With The Ventriloquist, however, it feels as if the photographer is a little too aware of the current trend and has processed it in that style for no real reason other than it being currently popular. I also feel that it has been processed quite clumsily. The story behind the image of two friends is that the photographer 'wanted to turn their verbal banter into a visual image.' I appreciate that interpretation can be a very personal thing, but to me, 'banter' conjures up images of fun and affectionate jibing, a key element of a close friendship. Her decision to capture them both with neutral, blank expressions is at odds with this idea.
I feel that all the visual decisions made in the image were to tick the boxes, so to speak, of what is currently appetising in photography. The clumsy processing and attempts at distant, emotionless expressions leave me cold and feel incongruous to the message and I feel like it doesn't belong in the winning entries. A better replacement for a posed, conceptual portrait would have been Nadia Lee Cohen's absolutely stunning American Nightmare, for example. If the judges were more interested in the sense of companionship and the relationship between the two subjects, a better fit would've been the delightfully simple yet beautiful Rosa and Adoney by Sarah Booker.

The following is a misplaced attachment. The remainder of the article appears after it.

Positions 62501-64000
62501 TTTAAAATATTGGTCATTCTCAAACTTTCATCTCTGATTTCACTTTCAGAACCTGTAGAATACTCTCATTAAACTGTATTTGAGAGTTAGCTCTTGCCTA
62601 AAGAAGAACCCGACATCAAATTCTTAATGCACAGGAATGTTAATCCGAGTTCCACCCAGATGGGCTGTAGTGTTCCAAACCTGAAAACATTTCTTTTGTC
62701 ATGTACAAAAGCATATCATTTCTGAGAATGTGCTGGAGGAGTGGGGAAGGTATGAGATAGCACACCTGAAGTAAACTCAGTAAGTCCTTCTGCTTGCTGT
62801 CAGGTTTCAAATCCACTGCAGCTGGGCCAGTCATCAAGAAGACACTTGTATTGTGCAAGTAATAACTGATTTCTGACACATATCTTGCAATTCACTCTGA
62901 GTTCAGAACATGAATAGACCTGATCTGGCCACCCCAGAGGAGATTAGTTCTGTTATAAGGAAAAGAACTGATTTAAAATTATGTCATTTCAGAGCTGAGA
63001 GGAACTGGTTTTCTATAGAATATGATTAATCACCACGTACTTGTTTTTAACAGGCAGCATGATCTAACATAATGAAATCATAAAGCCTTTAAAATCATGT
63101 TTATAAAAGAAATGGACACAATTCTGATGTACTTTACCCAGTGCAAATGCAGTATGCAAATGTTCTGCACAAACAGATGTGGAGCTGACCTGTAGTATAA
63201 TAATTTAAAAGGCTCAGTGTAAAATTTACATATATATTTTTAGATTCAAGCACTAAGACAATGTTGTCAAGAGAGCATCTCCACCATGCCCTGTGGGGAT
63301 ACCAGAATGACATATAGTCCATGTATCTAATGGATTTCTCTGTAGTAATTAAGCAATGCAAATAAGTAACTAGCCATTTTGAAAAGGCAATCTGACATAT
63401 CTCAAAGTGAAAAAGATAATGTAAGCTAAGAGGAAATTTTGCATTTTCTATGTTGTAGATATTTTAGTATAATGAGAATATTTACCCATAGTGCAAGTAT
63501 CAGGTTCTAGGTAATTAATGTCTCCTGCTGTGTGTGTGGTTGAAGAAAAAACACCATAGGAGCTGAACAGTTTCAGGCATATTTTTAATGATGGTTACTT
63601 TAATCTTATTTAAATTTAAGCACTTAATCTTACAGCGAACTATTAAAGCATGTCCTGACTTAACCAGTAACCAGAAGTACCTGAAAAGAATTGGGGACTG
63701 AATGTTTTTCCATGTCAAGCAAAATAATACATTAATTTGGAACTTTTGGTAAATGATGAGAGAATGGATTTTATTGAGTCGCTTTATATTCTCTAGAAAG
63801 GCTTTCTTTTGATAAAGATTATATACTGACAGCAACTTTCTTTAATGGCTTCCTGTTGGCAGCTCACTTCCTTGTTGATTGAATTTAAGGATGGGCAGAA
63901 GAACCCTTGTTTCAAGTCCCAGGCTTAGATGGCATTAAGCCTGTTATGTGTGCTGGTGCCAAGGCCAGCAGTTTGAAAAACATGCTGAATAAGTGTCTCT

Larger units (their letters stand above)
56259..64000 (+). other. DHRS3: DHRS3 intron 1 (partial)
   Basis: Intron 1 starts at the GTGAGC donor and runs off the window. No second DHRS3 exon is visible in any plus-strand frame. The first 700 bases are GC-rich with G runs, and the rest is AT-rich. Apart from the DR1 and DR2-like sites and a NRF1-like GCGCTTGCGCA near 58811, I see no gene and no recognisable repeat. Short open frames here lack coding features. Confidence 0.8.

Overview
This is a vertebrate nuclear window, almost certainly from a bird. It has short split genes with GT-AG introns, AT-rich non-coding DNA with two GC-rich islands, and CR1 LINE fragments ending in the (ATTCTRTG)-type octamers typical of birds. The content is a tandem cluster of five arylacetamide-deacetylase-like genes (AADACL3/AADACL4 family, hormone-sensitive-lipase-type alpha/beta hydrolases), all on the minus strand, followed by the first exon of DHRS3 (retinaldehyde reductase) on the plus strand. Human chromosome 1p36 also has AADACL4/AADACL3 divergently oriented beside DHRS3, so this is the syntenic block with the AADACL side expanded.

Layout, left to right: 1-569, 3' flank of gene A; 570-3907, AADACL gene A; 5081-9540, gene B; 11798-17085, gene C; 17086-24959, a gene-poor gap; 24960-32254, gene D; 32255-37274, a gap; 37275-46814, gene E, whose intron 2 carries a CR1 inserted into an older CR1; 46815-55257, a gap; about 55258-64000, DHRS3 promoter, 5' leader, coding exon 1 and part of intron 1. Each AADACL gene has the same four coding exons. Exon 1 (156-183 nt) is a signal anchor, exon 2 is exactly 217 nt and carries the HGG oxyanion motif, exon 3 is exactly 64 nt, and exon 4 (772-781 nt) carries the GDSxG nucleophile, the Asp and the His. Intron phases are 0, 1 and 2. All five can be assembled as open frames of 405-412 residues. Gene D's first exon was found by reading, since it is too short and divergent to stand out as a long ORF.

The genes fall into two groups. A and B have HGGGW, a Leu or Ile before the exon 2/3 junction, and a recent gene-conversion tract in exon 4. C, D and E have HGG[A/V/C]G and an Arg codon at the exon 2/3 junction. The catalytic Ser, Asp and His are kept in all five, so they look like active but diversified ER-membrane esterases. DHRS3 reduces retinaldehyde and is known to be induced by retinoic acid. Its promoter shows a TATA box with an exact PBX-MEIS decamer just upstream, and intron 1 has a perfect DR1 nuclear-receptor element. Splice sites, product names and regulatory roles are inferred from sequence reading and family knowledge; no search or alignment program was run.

Nevertheless, I felt that the entire selection of 60 images were varied and a fair final decision, even if I disagreed with some of the entries.
Should you have the opportunity to pay a visit, do go. It costs £2, and we'd be very interested to hear what you have to say about the entries. The Taylor Wessing Photographic Portrait Prize 2012 exhibition is at the National Portrait Gallery, London, from 8 November 2012 to 17 February 2013.
Gareth Dutton is a portrait and editorial photographer based in London. You can see his work here.